Mike Vail was a key player in the leadership team that transformed the 105-store Kash n' Karry Food Stores into a more upscale Sweetbay Supermarket for its Belgian owners.
Eight years later as Sweetbay president, he's piloting the Tampa-based chain through an extended economic downturn and aggressive expansion by rivals Publix and Walmart and less pricey newcomers Aldi and Save-A-Lot. All this at a time when consumers balk at paying rising food prices.
Even so, Sweetbay, No. 3 in market share locally at 12 percent, has kept opening two new stores a year. Vail, 48, discussed necessary adjustments while showing off the newest Sweetbay in a rebuilt Publix at 3400 East Lake Road in East Lake Woodlands.
What's the local food market going through?
We are all grappling with some incredible food price inflation — 4 to 6 percent this fall as opposed to declining prices a year ago. It's starting to be passed on to the consumer, so we've firmed our price position between Publix and Walmart.
Manufacturers have been shrinking package sizes and reformulating ingredients to hold prices. Pepsi came up with a 1.25 liter plastic bottle to keep the price under 99 cents. Your competitors tightened up on coupons. You took a few other steps to ease price shocks. Name some.
This time of year we normally would have only California stone fruit like peaches priced at $1.99 a pound. We still do, but in the more visible front row we brought in East Coast peaches this fall of a slightly lesser quality that go for 50 cents less a pound. In meats we added shaved chicken, pork and beef. It's cut from the cap end of our premium deli meats and tastes great in sandwiches at $3 a pound. We introduced super-value packs in fresh meats. You can save $5 on a $30 order or up to $30 on a $110 total meat bill by ordering a month's worth at a time. We also taught our butchers to explain how you can save by cutting your own steaks from a primal (the large quarters of beef, pork or lamb that store butchers cut into pieces).
How has your customers' sense of value in food prices changed?
Four years ago they wanted two-thirds quality and one-third price. Now it's the other way around. They will remain frugal for the foreseeable future.
You are rolling out a store brand called My Essentials that appears to replacing your Hannaford store brand. What's the story?
My Essentials is our new budget price brand that's taking over the entry-level price in basic food categories that have been Hannaford. It's priced the same as Hannaford now but over time will get our starting prices closer to Walmart. We'll have about 500 My Essentials items — basics like chips and toasted oat cereal — while 1,500 more national brand equivalents will remain Hannaford, like flavored chips and honey-nut oat cereal.
After decades of spurning prewrapped fresh produce, you're doing it. Why?
We're packing some in shrink wrap at common price points like $1.49 and $1.99, stuff like peppers, squash, green beans and potatoes. It's a quick grab and go for the price conscious who don't like to guess at price per pound.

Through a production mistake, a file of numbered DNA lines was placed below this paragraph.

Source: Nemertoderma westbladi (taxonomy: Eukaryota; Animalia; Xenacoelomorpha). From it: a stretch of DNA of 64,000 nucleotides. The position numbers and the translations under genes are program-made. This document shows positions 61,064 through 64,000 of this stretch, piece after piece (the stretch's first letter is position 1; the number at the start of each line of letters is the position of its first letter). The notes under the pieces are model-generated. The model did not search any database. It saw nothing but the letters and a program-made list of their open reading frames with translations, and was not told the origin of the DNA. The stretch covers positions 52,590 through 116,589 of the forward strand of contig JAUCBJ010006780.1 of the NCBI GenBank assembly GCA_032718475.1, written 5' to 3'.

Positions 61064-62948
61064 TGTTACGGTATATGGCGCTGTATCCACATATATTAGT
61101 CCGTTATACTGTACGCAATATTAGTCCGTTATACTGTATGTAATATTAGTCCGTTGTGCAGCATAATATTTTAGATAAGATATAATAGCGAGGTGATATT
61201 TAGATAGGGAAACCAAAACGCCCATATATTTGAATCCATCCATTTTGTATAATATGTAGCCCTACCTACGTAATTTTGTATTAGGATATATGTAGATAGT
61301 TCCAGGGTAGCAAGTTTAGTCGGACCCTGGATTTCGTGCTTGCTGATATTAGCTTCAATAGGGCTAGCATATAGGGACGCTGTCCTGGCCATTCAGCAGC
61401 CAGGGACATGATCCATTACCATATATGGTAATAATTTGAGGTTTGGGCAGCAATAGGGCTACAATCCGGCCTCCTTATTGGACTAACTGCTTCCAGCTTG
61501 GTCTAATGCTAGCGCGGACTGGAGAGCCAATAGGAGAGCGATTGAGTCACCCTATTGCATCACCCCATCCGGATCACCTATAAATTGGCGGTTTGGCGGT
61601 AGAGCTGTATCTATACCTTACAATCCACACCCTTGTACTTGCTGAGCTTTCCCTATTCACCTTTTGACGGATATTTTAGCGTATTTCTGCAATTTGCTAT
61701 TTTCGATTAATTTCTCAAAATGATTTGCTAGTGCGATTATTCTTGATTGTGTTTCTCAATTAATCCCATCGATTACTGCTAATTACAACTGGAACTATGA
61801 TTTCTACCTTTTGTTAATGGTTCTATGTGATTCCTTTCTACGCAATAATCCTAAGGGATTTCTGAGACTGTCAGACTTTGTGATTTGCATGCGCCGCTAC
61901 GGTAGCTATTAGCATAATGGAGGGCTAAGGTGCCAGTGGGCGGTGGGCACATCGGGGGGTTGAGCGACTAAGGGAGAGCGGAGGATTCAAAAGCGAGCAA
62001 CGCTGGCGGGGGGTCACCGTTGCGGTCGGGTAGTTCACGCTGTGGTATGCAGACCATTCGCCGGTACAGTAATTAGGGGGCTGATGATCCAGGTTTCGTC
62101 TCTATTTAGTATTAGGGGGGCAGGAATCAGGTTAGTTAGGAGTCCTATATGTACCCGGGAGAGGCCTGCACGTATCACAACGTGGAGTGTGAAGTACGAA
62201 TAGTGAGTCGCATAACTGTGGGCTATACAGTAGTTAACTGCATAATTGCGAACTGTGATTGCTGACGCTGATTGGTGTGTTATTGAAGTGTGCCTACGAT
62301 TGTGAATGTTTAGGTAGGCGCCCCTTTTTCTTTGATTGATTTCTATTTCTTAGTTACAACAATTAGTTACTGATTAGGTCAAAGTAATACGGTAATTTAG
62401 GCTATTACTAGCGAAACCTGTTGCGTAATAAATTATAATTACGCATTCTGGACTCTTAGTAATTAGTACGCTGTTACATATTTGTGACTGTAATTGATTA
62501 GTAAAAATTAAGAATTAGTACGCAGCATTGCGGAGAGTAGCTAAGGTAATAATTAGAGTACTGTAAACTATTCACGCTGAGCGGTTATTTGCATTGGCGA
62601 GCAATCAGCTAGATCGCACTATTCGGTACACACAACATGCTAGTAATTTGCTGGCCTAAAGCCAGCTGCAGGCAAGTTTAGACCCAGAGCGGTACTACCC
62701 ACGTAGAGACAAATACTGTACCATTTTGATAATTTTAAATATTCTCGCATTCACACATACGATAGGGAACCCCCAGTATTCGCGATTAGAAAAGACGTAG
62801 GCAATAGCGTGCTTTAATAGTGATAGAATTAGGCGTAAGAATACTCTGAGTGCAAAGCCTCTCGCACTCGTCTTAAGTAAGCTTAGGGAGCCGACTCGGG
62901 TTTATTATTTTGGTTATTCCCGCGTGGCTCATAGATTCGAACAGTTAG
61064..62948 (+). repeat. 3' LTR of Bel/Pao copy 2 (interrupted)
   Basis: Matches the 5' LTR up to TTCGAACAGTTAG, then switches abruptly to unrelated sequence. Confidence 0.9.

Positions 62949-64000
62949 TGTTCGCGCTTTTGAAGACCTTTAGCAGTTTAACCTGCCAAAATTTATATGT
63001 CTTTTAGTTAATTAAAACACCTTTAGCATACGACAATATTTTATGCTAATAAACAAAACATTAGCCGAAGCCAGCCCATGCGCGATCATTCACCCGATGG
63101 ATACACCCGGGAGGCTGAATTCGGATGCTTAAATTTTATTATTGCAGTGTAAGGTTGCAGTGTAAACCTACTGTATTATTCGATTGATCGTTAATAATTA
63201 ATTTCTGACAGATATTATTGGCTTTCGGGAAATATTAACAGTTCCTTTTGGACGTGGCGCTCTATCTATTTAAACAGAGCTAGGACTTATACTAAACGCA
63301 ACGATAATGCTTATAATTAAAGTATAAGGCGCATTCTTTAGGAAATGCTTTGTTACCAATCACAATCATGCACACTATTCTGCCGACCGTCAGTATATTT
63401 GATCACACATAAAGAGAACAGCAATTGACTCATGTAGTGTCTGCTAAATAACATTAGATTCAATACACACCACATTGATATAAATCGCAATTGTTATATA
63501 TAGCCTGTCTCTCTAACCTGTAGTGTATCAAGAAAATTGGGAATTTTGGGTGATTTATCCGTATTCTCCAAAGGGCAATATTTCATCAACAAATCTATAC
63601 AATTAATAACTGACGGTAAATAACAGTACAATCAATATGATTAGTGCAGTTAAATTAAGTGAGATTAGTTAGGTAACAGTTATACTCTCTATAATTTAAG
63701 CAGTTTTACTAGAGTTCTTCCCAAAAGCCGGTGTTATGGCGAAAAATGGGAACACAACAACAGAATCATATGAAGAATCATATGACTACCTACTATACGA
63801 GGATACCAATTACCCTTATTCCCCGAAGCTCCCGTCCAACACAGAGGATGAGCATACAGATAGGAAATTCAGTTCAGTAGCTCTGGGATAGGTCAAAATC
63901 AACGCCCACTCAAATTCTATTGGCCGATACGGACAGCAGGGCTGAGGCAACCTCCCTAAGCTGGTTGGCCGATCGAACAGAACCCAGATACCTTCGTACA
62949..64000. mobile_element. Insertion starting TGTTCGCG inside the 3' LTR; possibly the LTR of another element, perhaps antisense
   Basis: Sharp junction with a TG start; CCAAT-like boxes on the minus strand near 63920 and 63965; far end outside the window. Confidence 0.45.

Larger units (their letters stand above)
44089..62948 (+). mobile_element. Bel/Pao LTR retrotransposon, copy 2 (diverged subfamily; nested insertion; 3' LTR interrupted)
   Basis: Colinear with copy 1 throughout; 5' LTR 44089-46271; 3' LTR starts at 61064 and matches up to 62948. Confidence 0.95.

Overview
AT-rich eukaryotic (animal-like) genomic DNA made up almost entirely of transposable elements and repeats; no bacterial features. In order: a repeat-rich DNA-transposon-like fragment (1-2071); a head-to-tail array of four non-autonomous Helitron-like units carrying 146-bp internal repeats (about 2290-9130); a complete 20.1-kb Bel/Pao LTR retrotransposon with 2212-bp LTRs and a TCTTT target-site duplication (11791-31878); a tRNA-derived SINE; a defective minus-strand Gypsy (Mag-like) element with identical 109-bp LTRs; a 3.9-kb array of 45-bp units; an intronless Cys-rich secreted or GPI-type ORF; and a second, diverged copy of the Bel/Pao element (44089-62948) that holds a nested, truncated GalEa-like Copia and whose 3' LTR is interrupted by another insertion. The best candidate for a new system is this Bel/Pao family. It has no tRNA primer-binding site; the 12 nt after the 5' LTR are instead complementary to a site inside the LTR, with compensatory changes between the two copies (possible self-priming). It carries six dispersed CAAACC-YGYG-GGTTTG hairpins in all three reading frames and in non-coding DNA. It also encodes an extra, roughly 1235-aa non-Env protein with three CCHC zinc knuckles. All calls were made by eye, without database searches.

How has Florida's housing crisis reshaped your strategy?
There's been no population migration to new suburbs, so we're buying and remodeling old stores in established neighborhoods that are not fully served. We'd been shut out of East Lake Woodlands for years, for instance, but Publix moved into an Albertsons across the street. We rebuilt the old Publix as a new Sweetbay. We're spending $5 million to totally rebuild our Temple Terrace store.
How are you dealing with Publix and Walmart adding so many new stores while you open a couple a year?
We've lost market share, so we have to focus on each store's share in each neighborhood. It's not just food retailers. Drugstores — we face 600 CVS and Walgreens where Sweetbay operates — are moving into food. They sell 25 percent of the volume of all products we both carry.
Your new store in Tarpon Springs was the first LEED gold-certified supermarket in the bay area. Why isn't this one certified?
We put in most everything we learned about energy efficiency and sustainability from Tarpon into our new stores. We just don't pay to get them certified. So the monthly electric bill at this store is $20,000 vs. $30,000 in our pre-LEED stores.
You headed the board that spearheaded the overhaul of America's Second Harvest in Tampa into Feeding America. That's the food bank for food banks in eight counties that sells excess food gathered from manufacturers at 18 cents a pound, the cost of getting it here. Why have you invested so much volunteer time at Feeding America?
It fills a very important role, helping feed the less fortunate. I have a lot of expertise in the food business that I want to share with nonprofits. When I joined the board nine years ago, it was a small, loosely organized group of food banks that often competed with each other. Now we have top executives on board who retired from Cargil, offer a more cohesive program and more than doubled the budget. The problem is, in times like these, suppliers don't have as much excess food for us to distribute. Every one of our Sweetbay stores is partnered with at least one food bank to donate day-old deli, bakery and fresh frozen meats.
You played defensive end at Colby College in Maine and your three daughters are active in sports, often on teams you helped coach. Any of them serious about college sports?
My two daughters in college tease my youngest that she is "Dad's last hope." She's 14 and a pitcher on a touring women's softball team this summer.
Have you tried to hit her fastball?
No. But I do have to catch it.
Mark Albright can be reached at email@example.com or (727) 893-8252.